Danika reviews On Loving Women by Diane Obomsawin

onlovingwomen

 

On Loving Women is a graphic novel made up of several short stories. The artwork is all done in the style of the cover: simple, clear illustrations depicting all the characters as animals. Each story is short, and most of them don’t have an arc. They are just snippets from their lives. Basically, although this collection doesn’t have any official framing device, they all seem to be answering a set of questions, dealing with, of course, loving women. These aren’t necessarily “coming out stories”, but they deal with the first loves, first kisses, and realizations about being queer.

The language in this book, like the illustrations, is simple and pared down. It reads to me like a group of queer women sitting around, trading anecdotes. They seem like a conversation. Coming out stories are still so essential to queer narratives, and to queer identities. They can easily become our defining stories. It becomes traditional to trade them, and despite the emotional weight attached to these questions (“When did you know? When did you come out? When was the first time…?”), by telling them so often, they become almost like small talk. On Loving Women reads like those honed answers to these questions. Like a story you’ve told quite a few times, so you’ve got it pared down to the essentials. And they’re simple, but powerful because of that. Because the practiced casual nature of telling these stories almost makes them more raw.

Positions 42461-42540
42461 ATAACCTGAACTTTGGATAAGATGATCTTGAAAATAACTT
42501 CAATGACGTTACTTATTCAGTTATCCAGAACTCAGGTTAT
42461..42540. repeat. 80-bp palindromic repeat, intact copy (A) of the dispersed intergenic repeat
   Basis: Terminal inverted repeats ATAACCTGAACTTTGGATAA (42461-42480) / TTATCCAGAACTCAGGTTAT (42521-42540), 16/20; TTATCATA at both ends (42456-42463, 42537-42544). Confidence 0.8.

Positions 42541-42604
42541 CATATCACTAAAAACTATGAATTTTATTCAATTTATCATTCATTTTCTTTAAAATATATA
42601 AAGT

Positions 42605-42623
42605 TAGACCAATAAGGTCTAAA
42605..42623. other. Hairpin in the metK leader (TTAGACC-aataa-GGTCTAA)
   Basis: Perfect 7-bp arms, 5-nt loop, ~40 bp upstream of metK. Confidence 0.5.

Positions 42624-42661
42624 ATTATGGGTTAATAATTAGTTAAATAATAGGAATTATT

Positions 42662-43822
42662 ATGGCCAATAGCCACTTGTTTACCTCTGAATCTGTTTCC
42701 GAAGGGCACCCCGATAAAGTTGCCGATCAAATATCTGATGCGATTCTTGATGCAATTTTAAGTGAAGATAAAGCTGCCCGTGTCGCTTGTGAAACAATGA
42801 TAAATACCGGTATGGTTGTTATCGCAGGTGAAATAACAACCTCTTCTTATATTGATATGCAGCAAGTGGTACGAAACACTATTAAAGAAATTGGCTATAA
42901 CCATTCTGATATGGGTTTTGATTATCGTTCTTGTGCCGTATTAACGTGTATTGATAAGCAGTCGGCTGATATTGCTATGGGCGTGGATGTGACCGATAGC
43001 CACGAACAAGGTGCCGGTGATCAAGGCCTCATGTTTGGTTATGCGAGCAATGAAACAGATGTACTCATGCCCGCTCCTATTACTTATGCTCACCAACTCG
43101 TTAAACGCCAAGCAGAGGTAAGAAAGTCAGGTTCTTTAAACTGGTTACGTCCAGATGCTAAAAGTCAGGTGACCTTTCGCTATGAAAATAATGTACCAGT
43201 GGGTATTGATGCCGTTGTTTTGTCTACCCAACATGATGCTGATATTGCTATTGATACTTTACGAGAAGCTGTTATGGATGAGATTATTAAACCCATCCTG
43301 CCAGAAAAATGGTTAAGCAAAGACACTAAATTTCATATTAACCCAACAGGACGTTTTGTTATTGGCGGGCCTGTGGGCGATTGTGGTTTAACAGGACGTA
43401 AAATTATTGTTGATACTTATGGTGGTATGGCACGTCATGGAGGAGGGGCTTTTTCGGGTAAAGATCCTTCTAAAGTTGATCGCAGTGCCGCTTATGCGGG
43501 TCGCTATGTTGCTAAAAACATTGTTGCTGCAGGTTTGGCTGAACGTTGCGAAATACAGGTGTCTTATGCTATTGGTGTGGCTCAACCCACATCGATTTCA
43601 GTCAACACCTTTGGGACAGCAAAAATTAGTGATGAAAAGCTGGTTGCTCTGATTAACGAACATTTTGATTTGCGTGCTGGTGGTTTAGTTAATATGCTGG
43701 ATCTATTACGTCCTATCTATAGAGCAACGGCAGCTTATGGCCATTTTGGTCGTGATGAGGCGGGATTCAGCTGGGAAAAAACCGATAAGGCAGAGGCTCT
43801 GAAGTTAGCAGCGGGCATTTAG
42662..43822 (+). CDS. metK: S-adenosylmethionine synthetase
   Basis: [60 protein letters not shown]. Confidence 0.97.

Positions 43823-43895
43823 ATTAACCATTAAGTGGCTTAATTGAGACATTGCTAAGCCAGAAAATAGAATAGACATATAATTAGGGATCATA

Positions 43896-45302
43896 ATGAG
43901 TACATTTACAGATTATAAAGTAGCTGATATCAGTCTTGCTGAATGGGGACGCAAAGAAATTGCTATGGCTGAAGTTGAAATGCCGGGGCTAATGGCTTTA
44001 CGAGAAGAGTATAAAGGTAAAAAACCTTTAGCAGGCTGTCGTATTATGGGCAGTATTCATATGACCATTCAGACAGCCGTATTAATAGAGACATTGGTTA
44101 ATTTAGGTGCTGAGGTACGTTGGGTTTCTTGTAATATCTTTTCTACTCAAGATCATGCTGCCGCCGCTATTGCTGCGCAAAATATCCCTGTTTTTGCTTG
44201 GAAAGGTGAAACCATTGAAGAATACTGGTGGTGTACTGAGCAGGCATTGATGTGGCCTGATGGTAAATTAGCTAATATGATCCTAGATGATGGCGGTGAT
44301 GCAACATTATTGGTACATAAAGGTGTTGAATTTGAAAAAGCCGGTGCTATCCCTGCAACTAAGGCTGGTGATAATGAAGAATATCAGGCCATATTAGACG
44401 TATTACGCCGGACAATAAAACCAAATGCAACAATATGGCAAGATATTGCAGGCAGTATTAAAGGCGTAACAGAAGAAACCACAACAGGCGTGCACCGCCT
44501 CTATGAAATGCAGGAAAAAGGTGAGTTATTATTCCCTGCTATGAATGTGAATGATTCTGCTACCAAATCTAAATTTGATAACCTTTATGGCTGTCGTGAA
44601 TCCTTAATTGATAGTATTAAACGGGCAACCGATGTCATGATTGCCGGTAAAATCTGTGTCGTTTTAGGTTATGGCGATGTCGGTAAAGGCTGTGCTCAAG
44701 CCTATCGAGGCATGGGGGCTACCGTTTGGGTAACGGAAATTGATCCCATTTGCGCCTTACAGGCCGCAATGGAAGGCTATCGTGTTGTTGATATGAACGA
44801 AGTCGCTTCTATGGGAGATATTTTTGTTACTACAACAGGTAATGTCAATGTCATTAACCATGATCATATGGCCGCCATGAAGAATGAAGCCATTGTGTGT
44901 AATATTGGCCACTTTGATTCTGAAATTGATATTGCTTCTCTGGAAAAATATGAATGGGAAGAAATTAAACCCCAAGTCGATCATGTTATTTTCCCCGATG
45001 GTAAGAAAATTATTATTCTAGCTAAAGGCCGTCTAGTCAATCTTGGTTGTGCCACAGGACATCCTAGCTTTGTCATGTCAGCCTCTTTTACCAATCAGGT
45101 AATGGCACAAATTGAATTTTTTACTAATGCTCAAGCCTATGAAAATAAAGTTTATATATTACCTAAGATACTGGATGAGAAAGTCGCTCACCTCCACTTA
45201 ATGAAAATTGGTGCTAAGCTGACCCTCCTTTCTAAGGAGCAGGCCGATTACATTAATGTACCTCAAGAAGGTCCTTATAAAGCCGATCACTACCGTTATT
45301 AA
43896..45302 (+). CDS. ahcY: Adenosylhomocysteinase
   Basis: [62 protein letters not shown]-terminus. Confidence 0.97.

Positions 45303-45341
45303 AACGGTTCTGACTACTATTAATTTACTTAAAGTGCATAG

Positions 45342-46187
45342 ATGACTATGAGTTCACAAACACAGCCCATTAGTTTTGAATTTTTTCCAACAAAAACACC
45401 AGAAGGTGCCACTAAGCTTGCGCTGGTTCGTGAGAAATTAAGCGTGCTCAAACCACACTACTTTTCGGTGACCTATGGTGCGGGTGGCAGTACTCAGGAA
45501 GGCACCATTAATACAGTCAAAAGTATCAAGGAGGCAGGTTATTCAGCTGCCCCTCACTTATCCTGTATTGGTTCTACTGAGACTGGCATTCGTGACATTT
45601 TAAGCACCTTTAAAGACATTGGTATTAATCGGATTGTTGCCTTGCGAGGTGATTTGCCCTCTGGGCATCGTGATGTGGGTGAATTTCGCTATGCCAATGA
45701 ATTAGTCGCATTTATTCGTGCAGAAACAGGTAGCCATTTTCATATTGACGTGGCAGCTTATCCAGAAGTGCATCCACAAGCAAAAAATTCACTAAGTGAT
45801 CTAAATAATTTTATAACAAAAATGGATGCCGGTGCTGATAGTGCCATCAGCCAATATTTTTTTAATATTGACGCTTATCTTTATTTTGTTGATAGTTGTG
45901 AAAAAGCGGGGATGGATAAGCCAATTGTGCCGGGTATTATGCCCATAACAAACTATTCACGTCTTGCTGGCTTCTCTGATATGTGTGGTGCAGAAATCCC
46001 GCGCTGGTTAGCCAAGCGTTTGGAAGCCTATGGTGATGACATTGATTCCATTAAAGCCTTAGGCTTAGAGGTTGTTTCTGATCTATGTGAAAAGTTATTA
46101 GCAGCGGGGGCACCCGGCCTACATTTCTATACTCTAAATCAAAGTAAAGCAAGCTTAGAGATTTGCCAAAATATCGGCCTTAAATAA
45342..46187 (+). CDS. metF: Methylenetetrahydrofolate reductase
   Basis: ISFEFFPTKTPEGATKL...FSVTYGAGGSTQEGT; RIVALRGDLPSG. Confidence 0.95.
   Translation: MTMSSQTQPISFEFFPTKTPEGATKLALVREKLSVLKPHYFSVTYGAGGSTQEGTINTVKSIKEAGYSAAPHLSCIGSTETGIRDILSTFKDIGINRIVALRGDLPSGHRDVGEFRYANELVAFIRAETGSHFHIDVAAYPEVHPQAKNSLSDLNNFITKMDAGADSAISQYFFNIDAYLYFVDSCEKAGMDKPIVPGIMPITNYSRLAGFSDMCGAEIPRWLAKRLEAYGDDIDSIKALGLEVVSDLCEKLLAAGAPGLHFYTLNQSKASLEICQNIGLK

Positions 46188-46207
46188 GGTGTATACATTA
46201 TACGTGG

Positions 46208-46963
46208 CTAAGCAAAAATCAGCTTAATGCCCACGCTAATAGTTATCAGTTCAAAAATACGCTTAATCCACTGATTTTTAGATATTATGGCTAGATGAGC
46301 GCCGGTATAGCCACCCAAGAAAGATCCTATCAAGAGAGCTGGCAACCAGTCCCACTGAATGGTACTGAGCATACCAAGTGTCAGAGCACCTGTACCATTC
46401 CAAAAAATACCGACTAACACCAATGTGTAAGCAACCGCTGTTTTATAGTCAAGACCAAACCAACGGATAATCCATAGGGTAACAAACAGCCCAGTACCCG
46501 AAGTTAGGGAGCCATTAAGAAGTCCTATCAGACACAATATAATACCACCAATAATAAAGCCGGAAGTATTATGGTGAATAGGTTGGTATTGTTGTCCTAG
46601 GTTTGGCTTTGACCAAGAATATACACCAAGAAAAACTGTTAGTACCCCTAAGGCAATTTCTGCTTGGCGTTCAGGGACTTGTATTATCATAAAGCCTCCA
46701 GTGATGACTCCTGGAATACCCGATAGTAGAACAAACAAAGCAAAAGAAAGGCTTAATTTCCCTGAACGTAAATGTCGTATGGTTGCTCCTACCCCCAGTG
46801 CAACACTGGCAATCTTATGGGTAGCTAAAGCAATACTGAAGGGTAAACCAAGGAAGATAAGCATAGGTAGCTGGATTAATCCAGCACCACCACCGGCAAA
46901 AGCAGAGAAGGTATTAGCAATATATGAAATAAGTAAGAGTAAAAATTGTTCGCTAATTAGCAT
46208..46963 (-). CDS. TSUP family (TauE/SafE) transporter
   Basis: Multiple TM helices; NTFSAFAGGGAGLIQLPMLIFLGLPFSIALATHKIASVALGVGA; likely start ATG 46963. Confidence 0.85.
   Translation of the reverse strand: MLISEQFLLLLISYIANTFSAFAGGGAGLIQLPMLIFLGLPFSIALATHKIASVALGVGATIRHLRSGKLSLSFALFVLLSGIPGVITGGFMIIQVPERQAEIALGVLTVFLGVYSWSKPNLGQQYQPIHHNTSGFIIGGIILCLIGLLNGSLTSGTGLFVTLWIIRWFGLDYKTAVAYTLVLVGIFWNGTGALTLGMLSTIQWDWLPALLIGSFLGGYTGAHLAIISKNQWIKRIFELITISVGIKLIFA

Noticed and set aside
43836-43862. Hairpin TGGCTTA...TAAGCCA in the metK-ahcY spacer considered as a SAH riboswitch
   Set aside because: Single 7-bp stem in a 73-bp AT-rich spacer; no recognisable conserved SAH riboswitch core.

So this conversational nature explains why the stories don’t have a narrative arc. They are real life stories, and they are very small portions of people’s lives. These glimpses are fascinating, though, and they suggest a lot about the person telling them. A couple of stories do have a continuing theme within them, which adds to the story, but isn’t essential to enjoying them. Because the artwork is the same throughout (though different stories use different animals), the stories do run together, especially since the writing is similar, as well. There are differences between the characters, but they are all Obomsawin’s friend group, so they share similarities as well. I liked that there were stories about falling in love with a woman for the first time at four years old, and a few that took place much later in life.

I think this collection is almost impossible to not read in one sitting, but it would benefit from being read slowly. I highly recommend picking this one up.

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